A Supermarket of Images Tracks the ‘Iconomy’ of Online Pictures
Sylvie Fleury, ELA 75/K (Won't Smudge Off) (2000); Samuel Bianchini, Visible Hand (2016). Exhibition view: Le supermarché des images, Red Brick Art Museum, Beijing (29 May–1 August 2021). Courtesy Red Brick Art Museum.
At the Techonomy conference in 2010, Google CEO Eric Schmidt famously said, 'There were five exabytes of information created between the dawn of civilization through [to] 2003, but that much information is now created every two days.'1
A hyperbolic claim repeated more often than it can be debunked, it nevertheless underscores the ubiquity of technology today. By one estimate, more than 3 billion images are shared and seen on social media each day,2 with the average internet user spending approximately two and a half hours per day scanning their social networks.3
More than just a digital revolution, the online avalanche of information has changed the way people think about images: what we do with them, and how we take, store, and distribute them.
Le Supermarché des Images (The Supermarket of Images) at the Red Brick Art Musem, Beijing (29 May–1 August 2021) takes this saturation of images and its various implications as its subject, considering the more prosaic matter of information management—transmission, storage, data extraction—in keeping with the concept of iconomy, developed in curator Peter Szendy's 2017 book The Supermarket of the Visible: Towards a General Economy of Images.
Introducing Szendy's premise is Samuel Bianchini's Visible Hand (2016), an ever-changing image of a hand composed of ASCII characters, with numerals and letters moving continuously in conjunction with the vagaries of the stock market.
The constantly shifting text alludes to the confluence of image, finance, and information, while also parodying Adam Smith's fanciful notion of markets kept in balance by an invisible hand. It feels especially relevant at a moment when, on the U.S. stock market, about 70–80 percent of overall trading volume is generated through algorithmic trading, uninterrupted by human agency.
One of the most visually striking works in the show, is Evan Roth's Since You Were Born (2019–2021), which fills a cavernous room with every image that Roth has browsed online since the birth of his second child in 2019: family photographs, website logos, travel shots, artworks by other artists, and more.
An unintended issue that arises when viewing Roth's work in a Chinese context, however, is the role of censorship: every work in an exhibition on view in China must be approved, including the content of every image. To imagine the effort involved in getting Roth's work approved for this exhibition is as overwhelming as the resulting installation.
The rest of the exhibition is arranged into five thematic propositions: Stocks, Raw Materials, Work, Values, and Exchanges, reflected through a colour-coding system presented on wall labels. The artworks themselves, however, are situated according to the pragmatics of the space rather than clustered by topic, prompting the viewer to constantly check the colour on each label, making for a slightly awkward experience. (One quickly forgets about keeping tabs with the themes.)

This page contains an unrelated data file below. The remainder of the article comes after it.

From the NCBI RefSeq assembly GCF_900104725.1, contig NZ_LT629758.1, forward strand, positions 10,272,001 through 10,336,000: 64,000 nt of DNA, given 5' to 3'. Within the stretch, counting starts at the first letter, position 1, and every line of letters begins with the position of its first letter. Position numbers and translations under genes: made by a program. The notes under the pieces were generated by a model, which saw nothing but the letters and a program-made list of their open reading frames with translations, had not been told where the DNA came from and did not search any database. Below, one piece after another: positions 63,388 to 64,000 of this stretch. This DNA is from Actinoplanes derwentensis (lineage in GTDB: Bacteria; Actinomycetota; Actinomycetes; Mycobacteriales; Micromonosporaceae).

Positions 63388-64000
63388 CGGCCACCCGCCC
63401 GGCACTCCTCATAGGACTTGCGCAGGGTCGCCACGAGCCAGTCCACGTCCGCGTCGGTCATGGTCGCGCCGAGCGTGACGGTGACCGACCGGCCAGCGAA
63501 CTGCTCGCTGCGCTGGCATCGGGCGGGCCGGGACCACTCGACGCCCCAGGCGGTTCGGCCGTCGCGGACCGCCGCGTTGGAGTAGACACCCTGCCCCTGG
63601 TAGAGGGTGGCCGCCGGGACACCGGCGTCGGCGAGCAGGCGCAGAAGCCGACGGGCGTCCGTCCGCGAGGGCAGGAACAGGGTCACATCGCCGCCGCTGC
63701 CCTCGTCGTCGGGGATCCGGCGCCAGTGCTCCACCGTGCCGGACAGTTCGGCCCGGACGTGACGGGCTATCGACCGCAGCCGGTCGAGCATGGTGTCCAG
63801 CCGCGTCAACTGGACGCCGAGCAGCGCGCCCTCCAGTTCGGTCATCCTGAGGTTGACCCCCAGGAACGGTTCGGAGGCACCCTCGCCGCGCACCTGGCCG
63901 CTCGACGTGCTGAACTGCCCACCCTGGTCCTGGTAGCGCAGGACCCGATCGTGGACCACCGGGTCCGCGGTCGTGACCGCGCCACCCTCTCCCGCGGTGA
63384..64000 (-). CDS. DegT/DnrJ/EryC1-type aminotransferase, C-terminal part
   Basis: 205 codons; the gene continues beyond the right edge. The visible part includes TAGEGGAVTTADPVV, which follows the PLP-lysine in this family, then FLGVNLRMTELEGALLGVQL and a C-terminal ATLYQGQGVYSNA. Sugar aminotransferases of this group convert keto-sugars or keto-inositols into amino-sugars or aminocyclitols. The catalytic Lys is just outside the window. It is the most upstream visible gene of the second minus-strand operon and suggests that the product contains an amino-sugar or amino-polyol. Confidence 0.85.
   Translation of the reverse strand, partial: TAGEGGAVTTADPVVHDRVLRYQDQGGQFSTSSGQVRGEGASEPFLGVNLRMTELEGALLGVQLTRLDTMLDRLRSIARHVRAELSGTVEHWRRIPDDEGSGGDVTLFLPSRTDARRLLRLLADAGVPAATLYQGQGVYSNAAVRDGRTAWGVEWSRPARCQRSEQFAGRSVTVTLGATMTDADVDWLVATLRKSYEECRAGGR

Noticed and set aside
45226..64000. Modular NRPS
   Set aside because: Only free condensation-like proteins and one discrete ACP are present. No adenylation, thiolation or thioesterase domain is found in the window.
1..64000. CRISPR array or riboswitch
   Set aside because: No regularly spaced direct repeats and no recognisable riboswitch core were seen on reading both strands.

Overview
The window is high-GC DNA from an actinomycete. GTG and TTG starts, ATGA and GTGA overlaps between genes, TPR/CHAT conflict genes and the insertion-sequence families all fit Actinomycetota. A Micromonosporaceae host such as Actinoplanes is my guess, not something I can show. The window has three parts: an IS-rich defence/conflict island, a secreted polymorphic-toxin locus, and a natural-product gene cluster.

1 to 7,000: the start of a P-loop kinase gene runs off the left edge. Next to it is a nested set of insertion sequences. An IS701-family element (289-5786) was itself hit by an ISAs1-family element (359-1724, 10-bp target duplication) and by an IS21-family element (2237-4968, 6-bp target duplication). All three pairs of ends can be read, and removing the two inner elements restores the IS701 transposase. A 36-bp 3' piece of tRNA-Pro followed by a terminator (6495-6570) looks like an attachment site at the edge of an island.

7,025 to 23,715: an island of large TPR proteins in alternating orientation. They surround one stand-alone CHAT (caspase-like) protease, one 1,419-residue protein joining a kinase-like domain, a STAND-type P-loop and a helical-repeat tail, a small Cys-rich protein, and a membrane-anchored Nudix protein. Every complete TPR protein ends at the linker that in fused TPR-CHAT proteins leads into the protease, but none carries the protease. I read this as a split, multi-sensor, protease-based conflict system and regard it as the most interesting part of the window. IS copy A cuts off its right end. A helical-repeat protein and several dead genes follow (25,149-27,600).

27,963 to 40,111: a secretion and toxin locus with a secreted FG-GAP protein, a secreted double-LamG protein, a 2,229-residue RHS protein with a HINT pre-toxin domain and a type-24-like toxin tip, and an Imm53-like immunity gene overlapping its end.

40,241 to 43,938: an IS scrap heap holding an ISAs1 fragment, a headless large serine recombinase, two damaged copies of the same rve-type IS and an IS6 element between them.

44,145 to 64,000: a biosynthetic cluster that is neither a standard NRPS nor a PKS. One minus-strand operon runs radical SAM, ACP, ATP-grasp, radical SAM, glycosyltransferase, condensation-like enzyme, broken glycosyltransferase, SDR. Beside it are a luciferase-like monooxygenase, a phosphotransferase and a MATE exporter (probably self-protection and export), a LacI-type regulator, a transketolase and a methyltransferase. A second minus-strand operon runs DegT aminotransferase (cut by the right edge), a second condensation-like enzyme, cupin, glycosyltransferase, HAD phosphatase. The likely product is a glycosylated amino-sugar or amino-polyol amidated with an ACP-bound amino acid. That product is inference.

...wandering this show makes for an entertaining, enlightening, and often troubling afternoon.
Nevertheless, wandering this show makes for an entertaining, enlightening, and often troubling afternoon. Fitting into any one of the exhibition's topics is Labour in a Single Shot (2011–ongoing) a collaborative series of two-minute videos by Harun Farocki and Antje Ehmann showing different forms of labour around the world, from dentistry to the daily activities of a Lenin impersonator in Moscow's Red Square, highlighting in equal amounts the mundanity, toil, and perversity of work in the 21st century.
Martin Le Chevallier's video Clickworkers (2017) explores the darker side of the digital economy. Featuring seemingly innocuous still images of domestic interiors overlaid with the verbal testimony of seven low-paid, human monitors who ensure that a Facebook experience is a sanitary one.
Usually operated by young women in underdeveloped countries working long hours to scour the internet and scrub it clean—watching hours of sex tapes, child exploitation, and beheadings in the process—their labour extends to liking, tagging, trolling, and subtly manufacturing opinions, ubiquitous yet invisible.
Mining similar territory is Lauren Huret's gris-gris pour les yeux and Portrait en Sainte Lucie (Lesley Ann-Cao) (both 2019), which refer to the lived realities of Filipino internet censors. With its large population of tech-literate, English-speaking, and low-wage labour, the Philippines is host to a sizeable number of content moderators employed by the likes of Facebook and Instagram.